liebster award

liebster award

Sunday, June 26, 2016

8th grade Transformations

Describe the effect of dilations, translations, rotations, and reflections on two-dimensional figures using coordinates.

Not one of the best units for my students this year.  It was basically where we started the year (which in hindsight might need to be modified).  Translations were easy enough.  Students could easily see that when a shape is moved that the basic shape remains the same, but the location changes.  

Dilations, rotations and reflections, however, were not as easy.  The first problem I came across was that students had difficulty picturing that a 1x1 square that doubled in size (becoming a larger square) didn't have an area of 2.  Even after drawing many examples in their notebooks, I still had students who struggled with seeing this.  

Next, I noticed students confusing how a polygon would look when rotated.  A triangle with an acute angle pointing in one direction in the original image should end up with its acute angle facing another direction, but this wasn't the case with many of the students. Reflections were confusing as well.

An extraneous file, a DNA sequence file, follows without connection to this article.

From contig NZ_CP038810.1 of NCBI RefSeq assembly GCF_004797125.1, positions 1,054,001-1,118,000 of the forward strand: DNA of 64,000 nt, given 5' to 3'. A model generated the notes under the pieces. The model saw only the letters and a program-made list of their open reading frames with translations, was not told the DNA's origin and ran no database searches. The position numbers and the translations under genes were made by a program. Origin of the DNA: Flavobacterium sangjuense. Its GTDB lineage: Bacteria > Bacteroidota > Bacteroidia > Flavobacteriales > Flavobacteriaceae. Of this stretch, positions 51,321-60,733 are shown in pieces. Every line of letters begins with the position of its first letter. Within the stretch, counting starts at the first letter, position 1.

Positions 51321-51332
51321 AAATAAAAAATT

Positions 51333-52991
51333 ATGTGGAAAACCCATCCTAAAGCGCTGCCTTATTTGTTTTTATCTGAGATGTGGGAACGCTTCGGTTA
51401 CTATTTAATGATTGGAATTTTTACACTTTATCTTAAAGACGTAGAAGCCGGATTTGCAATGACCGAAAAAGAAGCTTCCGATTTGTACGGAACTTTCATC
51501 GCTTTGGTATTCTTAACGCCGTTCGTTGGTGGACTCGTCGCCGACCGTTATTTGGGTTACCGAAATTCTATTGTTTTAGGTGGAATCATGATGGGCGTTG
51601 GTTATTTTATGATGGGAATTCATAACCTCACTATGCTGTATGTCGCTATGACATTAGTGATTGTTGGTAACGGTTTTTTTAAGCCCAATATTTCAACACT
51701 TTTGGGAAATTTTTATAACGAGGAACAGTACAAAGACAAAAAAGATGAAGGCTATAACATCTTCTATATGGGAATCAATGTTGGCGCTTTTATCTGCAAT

I am thinking that I will start off next year looking at shapes (capital "T" comes to mind) and go through the transformations (without dilation) before even introducing the idea of graphing this shape.  (which explains why I keep asking everyone where the district die-cut press has gone)  I figure if the students can keep picturing what happened to the "T" it might give them a visual cue to when there is a problem with their doing these transformations on a graph.  

I also will be stressing the graphing aspect of this more next year.  The way this has been done has been with the graphing being an after-thought more than a goal.  I think seeing the changes and coming up with ways of describing these changes (either by verbal or symbolic description) adds necessary depth to the topic. 

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